The food, nutrition and nature form a strong connection, and studies have suggested that protection of ecosystems can help in meeting the nutritional requirements of the population. There is a strong need to expand and diversify our diets to discover other varieties that could be more nutritious and could even taste better. Today, our food baskets are shrinking with more or less common food eaten across the country, particularly among the younger generation. The disappearance of the rich food biodiversity not only reduces the availability of micro and macro nutrients but also has socio-ecological consequences. The livelihoods of the people also suffer and environmental costs are huge.
Food security and sustainability are not just related to how the food is grown in our fields, what is grown and where it is grown, how it is stored and how it is distributed but also about what we eat. India is slowly moving towards the silent pandemic in the form of non-communicable diseases (NCDs) like obesity, blood pressure, diabetes and cardiovascular diseases. The power of markets and commodification of food is designing our diets and meals. We tend to eat what is packaged properly (even though the packaging is not required), what appears to be healthy (even though it is not) and what others are eating (even if it does not match with our geographical conditions and climate). Throughout the year, all fruits and vegetables appear in the market which were once available only during a particular season. The convenient food, fast foods, are neither nutritious nor make us healthy.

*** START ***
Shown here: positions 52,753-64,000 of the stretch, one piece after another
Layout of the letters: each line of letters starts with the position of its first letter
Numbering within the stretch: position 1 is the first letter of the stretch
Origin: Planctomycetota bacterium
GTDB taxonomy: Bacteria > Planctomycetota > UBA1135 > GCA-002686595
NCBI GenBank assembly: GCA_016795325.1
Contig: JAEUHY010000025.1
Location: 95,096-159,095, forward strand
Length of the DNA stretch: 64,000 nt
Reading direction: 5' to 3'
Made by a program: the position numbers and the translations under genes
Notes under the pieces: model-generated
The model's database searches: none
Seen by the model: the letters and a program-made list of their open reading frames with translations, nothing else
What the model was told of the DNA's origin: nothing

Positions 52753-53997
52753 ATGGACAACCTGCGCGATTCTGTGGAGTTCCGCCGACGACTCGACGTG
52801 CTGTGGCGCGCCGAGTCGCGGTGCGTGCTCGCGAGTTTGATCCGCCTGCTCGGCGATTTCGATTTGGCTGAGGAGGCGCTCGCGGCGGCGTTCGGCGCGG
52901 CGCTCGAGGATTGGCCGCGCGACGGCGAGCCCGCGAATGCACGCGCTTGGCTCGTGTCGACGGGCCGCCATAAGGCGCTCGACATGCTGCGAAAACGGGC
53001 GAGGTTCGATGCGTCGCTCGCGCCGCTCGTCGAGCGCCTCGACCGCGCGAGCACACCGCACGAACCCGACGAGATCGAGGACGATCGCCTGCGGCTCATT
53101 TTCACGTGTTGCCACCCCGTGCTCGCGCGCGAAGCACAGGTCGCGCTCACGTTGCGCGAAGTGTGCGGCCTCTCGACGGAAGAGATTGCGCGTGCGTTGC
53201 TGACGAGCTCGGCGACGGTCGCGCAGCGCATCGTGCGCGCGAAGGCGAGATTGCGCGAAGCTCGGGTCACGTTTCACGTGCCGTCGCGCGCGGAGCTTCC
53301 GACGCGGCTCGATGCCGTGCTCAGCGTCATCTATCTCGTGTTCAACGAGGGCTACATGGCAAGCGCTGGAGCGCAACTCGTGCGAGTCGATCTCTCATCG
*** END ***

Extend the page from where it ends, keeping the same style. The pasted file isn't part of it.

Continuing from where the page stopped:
Sustainable food systems will emerge only when we revive our great Indian kitchen. Indian diets and culinary skills were scientific as well as sustainable. It is important to check what we eat, how we cook and who cooks, in order to remain healthy. We must know the importance of eating right and eating healthy as our diets are based on eating seasonal foods, prepared from traditional means and safe procedures. Indian culinary practices make use of each and every plant part which is edible. Our food comprises of leaves, twigs, seeds, flowers, fruits, roots and so on. This is unlike the British who named pulses as chicken pea, pigeon pea, horse gram etc., as they knew little about these pulses and used them mainly as the animal feed. The journey of the food that we get on our tables needs to be revived — from beginning till it is cooked.
With the emergence of nutrigenomics and a shift from industrial economy to lifestyle-based economy, it is possible that in times to come, there will be personalized diets identified from artificial techniques. Without the diverse food choices, our lives will become impersonal and food will be designed with universal taste, color and appearance. This is what is happening today. Emphasis on sustainable diets with heterogeneous food combinations and minimizing food wastage will help to conserve the biodiversity in the long run. We must protect our forests, ecosystems and wetlands to provide us with the best of foods possible which will ensure better health for us as well as for the planet.
Views expressed are personal